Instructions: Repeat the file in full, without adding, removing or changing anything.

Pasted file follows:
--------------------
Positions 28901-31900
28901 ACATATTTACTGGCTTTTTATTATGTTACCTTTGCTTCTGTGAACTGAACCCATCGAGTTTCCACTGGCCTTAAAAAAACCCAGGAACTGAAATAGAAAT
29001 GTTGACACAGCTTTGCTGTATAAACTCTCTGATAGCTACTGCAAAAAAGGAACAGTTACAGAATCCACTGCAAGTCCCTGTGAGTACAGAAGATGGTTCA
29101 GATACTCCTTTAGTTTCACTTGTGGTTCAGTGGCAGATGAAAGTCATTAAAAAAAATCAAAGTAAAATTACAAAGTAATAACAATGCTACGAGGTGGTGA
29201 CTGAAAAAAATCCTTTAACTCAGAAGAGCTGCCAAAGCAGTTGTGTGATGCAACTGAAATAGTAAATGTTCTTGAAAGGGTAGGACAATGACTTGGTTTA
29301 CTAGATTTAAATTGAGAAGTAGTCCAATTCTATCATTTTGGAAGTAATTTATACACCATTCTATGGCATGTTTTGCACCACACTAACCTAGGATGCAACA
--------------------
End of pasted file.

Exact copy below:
Positions 28901-31900
28901 ACATATTTACTGGCTTTTTATTATGTTACCTTTGCTTCTGTGAACTGAACCCATCGAGTTTCCACTGGCCTTAAAAAAACCCAGGAACTGAAATAGAAAT
29001 GTTGACACAGCTTTGCTGTATAAACTCTCTGATAGCTACTGCAAAAAAGGAACAGTTACAGAATCCACTGCAAGTCCCTGTGAGTACAGAAGATGGTTCA
29101 GATACTCCTTTAGTTTCACTTGTGGTTCAGTGGCAGATGAAAGTCATTAAAAAAAATCAAAGTAAAATTACAAAGTAATAACAATGCTACGAGGTGGTGA
29201 CTGAAAAAAATCCTTTAACTCAGAAGAGCTGCCAAAGCAGTTGTGTGATGCAACTGAAATAGTAAATGTTCTTGAAAGGGTAGGACAATGACTTGGTTTA
29301 CTAGATTTAAATTGAGAAGTAGTCCAATTCTATCATTTTGGAAGTAATTTATACACCATTCTATGGCATGTTTTGCACCACACTAACCTAGGATGCAACA